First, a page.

How can a state cope with the growing cost of Medicaid long-term care? The Flint Hills Center for Public Policy of Wichita, Kansas tackled that question in a study I conducted for it in July 2006. The lessons we learned–explained in “Plain(s) Talk on Medicaid and Long-Term Care in Kansas”–apply to any state.
Our “Plain(s) Talk” conclusions and some quotes from the report follow this summary.
Struggling to Fund
Like most states, Kansas struggles to fund long-term care (LTC) through its Medicaid program. Like Oregon and Washington, Kansas pushed hard to reduce high-cost nursing home care and replace it with ostensibly cheaper home- and community-based services (HCBS).
But that strategy backfired. It made Medicaid more desirable, unleashed pent-up demand for Medicaid-financed care, increased the problem of Medicaid estate planning (artificial self-impoverishment to qualify for Medicaid), and impeded demand for private financing alternatives such as insurance (LTCi) and home equity conversion (HEC, e.g., reverse mortgages).
Consequently, Kansas’ Medicaid program is sliding toward financial insolvency.
The state should aggressively implement provisions in the Deficit Reduction Act of 2005 (DRA) to discourage excessive dependency on Medicaid and to encourage personal responsibility for and private financing of LTC. That is, Kansas (and every other state) should quickly enforce:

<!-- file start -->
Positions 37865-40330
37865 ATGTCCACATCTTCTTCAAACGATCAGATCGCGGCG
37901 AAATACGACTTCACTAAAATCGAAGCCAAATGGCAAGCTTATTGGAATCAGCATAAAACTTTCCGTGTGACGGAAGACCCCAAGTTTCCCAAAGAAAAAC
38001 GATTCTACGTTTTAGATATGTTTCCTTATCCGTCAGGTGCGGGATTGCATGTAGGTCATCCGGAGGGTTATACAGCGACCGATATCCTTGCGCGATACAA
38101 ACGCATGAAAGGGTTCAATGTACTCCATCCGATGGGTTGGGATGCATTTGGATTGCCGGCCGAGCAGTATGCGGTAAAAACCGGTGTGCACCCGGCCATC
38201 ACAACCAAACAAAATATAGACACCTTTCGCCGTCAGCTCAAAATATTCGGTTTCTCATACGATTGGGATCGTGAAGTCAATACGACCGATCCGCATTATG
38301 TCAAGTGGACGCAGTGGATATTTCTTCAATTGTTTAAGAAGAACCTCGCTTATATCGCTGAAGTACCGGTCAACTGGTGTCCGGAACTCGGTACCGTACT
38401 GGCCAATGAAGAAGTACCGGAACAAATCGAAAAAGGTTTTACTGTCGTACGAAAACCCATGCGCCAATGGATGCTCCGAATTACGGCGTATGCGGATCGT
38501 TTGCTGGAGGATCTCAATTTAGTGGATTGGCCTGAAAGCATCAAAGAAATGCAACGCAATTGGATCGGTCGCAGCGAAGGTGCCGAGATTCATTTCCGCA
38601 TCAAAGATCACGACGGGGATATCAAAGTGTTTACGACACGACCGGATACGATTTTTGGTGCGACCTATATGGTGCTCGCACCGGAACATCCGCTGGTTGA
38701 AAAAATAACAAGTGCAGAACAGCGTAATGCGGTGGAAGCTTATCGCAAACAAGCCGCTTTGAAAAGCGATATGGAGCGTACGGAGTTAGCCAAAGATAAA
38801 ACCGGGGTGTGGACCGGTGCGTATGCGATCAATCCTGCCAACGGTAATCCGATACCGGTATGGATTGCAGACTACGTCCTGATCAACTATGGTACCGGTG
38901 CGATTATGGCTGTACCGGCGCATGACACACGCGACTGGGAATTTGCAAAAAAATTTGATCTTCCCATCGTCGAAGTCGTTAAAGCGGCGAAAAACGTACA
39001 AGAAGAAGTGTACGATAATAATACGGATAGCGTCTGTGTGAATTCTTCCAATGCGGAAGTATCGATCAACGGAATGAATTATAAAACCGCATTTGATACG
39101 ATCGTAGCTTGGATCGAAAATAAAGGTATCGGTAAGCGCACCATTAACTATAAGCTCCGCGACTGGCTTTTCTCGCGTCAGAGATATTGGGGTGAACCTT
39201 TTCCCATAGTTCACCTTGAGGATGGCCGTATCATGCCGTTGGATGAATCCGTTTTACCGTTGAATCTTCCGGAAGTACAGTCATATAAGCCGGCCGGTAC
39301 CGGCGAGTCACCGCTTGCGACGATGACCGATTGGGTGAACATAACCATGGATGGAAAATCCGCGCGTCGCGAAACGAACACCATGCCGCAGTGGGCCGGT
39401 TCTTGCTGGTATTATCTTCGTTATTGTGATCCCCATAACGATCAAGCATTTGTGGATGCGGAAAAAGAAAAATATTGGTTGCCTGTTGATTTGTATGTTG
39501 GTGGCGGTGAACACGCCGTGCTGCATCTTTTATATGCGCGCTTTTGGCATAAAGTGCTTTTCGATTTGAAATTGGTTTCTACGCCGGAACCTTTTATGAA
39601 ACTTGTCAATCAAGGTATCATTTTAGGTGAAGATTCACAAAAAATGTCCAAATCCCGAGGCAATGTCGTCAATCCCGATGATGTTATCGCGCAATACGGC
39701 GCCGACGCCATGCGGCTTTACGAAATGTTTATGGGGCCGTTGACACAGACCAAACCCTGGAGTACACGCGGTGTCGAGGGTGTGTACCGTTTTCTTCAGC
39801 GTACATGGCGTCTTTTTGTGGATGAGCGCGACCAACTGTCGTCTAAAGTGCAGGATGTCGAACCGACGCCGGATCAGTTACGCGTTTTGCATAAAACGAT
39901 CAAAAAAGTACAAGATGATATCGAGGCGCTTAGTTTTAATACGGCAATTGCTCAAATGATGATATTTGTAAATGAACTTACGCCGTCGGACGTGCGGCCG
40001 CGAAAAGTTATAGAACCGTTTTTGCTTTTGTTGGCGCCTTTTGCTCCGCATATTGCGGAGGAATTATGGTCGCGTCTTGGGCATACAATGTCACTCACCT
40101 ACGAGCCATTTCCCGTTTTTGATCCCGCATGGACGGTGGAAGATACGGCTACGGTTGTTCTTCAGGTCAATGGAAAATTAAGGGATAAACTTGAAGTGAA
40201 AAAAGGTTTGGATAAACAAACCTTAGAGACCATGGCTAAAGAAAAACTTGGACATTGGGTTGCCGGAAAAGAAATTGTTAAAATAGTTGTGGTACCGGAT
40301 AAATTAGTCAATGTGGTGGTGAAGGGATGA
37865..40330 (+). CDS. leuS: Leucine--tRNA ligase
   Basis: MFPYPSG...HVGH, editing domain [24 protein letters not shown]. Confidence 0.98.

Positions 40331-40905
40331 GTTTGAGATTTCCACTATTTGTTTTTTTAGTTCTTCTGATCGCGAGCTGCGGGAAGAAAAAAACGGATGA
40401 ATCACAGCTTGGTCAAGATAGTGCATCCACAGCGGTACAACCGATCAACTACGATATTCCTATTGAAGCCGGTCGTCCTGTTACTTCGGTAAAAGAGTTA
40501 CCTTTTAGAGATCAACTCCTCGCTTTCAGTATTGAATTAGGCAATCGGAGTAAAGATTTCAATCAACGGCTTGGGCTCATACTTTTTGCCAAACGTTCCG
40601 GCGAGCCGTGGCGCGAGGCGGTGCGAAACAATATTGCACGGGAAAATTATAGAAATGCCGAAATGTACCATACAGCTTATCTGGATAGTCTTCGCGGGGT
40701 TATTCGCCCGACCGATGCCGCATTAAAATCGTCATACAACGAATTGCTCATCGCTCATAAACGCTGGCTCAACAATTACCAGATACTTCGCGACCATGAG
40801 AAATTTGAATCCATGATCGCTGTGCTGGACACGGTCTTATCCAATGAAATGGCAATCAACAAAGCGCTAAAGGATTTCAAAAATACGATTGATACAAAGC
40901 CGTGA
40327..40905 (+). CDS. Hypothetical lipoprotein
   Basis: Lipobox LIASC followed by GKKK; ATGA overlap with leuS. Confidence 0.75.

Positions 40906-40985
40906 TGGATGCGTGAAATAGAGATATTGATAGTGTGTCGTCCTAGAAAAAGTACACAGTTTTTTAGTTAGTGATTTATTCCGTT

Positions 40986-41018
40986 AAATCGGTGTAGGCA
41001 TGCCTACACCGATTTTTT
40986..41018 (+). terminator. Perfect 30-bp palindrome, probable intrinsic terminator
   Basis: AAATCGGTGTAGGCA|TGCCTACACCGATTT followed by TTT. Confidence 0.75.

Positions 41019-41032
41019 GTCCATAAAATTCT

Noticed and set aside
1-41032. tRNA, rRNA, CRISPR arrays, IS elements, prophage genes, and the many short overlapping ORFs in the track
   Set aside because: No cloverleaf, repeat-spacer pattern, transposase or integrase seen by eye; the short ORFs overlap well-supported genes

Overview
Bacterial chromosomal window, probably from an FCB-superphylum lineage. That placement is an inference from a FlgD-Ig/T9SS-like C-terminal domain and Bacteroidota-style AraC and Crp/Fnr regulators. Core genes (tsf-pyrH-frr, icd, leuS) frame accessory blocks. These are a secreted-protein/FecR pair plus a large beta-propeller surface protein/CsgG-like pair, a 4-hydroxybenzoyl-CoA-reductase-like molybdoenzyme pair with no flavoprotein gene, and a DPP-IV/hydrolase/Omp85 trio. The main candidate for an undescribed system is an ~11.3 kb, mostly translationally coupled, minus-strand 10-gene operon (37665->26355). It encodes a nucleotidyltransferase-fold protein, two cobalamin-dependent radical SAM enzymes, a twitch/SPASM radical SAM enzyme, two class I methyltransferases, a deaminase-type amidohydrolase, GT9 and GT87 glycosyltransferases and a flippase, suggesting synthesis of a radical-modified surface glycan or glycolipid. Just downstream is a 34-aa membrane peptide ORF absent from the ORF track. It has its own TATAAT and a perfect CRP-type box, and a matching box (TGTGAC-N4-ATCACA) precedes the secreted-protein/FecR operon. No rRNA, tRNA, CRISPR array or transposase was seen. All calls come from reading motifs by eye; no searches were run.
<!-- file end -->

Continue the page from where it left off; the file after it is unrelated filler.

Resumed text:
- the DRA’s five-year transfer-of-assets look-back;
- the new penalty date to stop the half-a-loaf Medicaid planning strategy;
- the $500,000 cap on Medicaid’s home equity exemption;
- the restrictions on the use of annuities to qualify for Medicaid;
- the other DRA provisions restricting access to Medicaid by the well-to-do; and
- the expanded LTCi partnership program.
Conclusion 1 Medicaid’s LTC and other medical services for the elderly place a heavy strain on state finances, divert government resources from other priorities such as children, and pose a fiscal challenge for the future.
“The increases of recent years in Medicaid funding are unsustainable for the state,” Kansas Senate President Steve Morris (R-Hugoton) said. “In the 1960s Medicare was created by the federal government as a safety net for seniors. Now state Medicaid programs … are assuming a large part of the financial burden for vulnerable seniors.”